N.C. House to meet in special session

by Michelle Saxton
Wednesday, August 28, 2013

North Carolina House members planned to meet the day after Labor Day for a special session to address Gov. Pat McCrory’s veto of two bills, but were still deciding if they will take action at that time.

Lawmakers were expected to follow McCrory’s proclamation to call the special session at noon Tuesday, Sept. 3, immediately adjourn, and then possibly recess to reconvene later that day to allow post-holiday travel time.

Republicans planned to meet that afternoon for discussions, Rep. Ted Davis Jr., R-New Hanover, said in a Tuesday, Aug. 27, phone interview. Lawmakers may choose to address one or both vetoes or neither, Davis said.

Earlier in August McCrory vetoed House Bill 786 regarding immigration laws and House Bill 392 regarding selective drug testing for Work First applicants suspected of using illegal substances. He released the special session proclamation Aug. 22.

McCrory said the immigration bill would triple a seasonal worker exemption from 90 days to about nine months in the federal E-Verify system employers use to check workers’ legal status, and he argued the drug testing bill lacked adequate funding and could lead to an inconsistent application of drug tests. 

Davis said he would wait until Republicans talk before making a decision on how to address the vetoes. However, Davis said, based on his earlier bill votes, he would be inclined to override the governor’s veto of the drug testing bill and support the veto of the immigration bill. 

“I don’t want to use taxpayer money to support someone’s drug habit,” Davis said.

The immigration bill was meant to help farmers needing laborers, but the legislation would not limit the E-Verify expansion to farm workers, Davis said. 

“It’s too far-reaching to allow anybody to come in this state and work for up to nine months at any job without having any background check whatsoever to see if they’re here legally,” Davis said, adding he was concerned that could lead to jobs being taken from legal workers in North Carolina.

Rep. Susi Hamilton, D-New Hanover and Brunswick, said in an Aug. 27 text message she would vote to sustain the governor’s veto of the drug testing for public assistance bill and to override his veto of the immigration bill — in their current forms.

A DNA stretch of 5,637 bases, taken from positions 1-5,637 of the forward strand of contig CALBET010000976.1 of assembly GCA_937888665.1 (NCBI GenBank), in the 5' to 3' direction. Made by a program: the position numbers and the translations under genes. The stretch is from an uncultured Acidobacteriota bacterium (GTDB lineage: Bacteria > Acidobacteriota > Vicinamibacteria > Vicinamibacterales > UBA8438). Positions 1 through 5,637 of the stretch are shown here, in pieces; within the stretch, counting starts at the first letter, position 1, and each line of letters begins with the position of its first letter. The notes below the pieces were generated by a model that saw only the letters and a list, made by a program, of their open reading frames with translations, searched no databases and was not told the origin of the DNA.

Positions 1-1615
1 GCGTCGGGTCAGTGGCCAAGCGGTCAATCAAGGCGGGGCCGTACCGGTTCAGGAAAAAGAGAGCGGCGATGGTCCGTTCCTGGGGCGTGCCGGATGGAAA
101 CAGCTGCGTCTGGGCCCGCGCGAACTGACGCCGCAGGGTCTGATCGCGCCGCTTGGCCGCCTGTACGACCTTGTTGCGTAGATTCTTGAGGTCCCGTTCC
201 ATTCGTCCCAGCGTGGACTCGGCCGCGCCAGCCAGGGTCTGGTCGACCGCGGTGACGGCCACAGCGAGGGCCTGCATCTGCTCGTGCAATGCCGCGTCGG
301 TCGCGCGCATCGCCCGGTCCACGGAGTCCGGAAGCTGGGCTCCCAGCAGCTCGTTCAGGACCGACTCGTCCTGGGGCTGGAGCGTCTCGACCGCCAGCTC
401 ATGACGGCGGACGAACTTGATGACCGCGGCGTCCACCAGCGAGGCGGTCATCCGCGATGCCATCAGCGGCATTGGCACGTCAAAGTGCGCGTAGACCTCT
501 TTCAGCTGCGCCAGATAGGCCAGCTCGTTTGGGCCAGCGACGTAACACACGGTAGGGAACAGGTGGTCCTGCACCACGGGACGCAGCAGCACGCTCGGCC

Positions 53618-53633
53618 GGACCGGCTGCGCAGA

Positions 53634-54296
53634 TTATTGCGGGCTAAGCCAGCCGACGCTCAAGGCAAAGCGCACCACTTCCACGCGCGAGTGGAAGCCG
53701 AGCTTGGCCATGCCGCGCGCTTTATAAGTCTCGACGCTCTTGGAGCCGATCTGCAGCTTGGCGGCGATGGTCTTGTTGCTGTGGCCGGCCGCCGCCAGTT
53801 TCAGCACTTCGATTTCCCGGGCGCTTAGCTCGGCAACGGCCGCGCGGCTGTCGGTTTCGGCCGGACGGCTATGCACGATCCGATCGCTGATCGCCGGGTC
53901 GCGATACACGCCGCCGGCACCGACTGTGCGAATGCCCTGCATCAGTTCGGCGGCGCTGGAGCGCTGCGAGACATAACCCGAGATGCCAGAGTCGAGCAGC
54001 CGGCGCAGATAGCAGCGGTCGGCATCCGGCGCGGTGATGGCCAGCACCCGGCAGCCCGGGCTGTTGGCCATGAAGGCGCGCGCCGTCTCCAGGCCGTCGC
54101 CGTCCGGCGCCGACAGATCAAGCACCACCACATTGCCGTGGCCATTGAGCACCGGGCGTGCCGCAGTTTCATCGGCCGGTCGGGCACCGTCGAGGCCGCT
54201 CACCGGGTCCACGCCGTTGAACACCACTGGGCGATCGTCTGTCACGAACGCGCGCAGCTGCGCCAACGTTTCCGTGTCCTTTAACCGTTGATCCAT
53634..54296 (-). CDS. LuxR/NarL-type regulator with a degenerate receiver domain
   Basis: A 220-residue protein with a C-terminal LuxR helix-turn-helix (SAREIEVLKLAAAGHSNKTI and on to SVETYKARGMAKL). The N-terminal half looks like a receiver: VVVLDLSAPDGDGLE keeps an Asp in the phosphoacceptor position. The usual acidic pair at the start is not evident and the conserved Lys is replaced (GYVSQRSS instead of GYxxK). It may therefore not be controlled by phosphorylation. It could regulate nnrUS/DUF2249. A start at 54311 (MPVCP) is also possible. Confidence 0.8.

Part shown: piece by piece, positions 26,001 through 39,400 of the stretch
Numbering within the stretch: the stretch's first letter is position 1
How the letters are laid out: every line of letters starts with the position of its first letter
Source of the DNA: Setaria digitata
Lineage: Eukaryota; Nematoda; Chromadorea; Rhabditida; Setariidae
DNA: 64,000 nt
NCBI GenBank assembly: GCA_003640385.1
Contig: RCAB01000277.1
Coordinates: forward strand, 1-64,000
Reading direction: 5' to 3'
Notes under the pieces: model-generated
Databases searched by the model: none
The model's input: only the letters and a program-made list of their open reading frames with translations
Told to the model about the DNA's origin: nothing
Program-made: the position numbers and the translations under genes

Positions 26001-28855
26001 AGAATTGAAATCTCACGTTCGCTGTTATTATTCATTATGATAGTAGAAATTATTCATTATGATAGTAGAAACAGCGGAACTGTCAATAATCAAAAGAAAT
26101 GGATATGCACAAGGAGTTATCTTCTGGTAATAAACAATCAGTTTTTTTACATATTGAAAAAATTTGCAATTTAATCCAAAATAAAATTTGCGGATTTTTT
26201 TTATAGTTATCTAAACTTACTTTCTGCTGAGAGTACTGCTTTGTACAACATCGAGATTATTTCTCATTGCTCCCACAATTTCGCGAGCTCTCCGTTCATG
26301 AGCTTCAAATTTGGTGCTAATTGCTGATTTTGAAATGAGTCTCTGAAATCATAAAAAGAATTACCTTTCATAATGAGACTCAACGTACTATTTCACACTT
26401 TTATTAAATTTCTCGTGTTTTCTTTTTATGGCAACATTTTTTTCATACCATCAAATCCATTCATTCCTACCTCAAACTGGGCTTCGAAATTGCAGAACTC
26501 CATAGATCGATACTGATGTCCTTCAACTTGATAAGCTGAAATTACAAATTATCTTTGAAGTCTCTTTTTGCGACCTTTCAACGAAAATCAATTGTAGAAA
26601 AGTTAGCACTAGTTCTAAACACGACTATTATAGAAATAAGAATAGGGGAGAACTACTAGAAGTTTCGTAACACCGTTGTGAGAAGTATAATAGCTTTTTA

“The immigration bill is good for small businesses, particularly in the rural parts of our state,” Hamilton said.

Hamilton raised concerns about the drug testing bill, citing reports that Florida tried it and most people passed the test with the state losing money.

“The drug testing bill is unconstitutional and has been overturned in every state where it has been tried,” Hamilton said. “It amounts to illegal search and seizure.” 

Rep. Rick Catlin, R-New Hanover, could not immediately be reached for comment. During the regular session Catlin voted for the drug testing bill and against the immigration bill.

Since both bills originated in the House, the House will take action before the Senate. A veto override would require support from three-fifths of the House’s 120 members present, and then three-fifths of the Senate’s 50 members present for the bill to become law.

McCrory has said the General Assembly’s best option is to not convene, thus saving tax dollars and ensuring his vetoes are sustained. 

A full session involving all 170 state legislators and full staff may cost taxpayers about $50,000 a day, Jordan Shaw, spokesman for House Speaker Thom Tillis, R-Mecklenburg, said Monday, Aug. 26.

McCrory issued the special session proclamation because by state law the governor must reconvene the General Assembly if bills are vetoed after adjournment of the regular session — which for this year was July 26 — or the vetoes are automatically overridden.

Whether the House reconvenes later Sept. 3 or the next day, members were expected to finish by sundown Sept. 4 in observance of the Jewish Holy Day of Rosh Hashanah which begins Sept. 5.

Previous special sessions have included some during the last biennial session to address redistricting, Shaw said.


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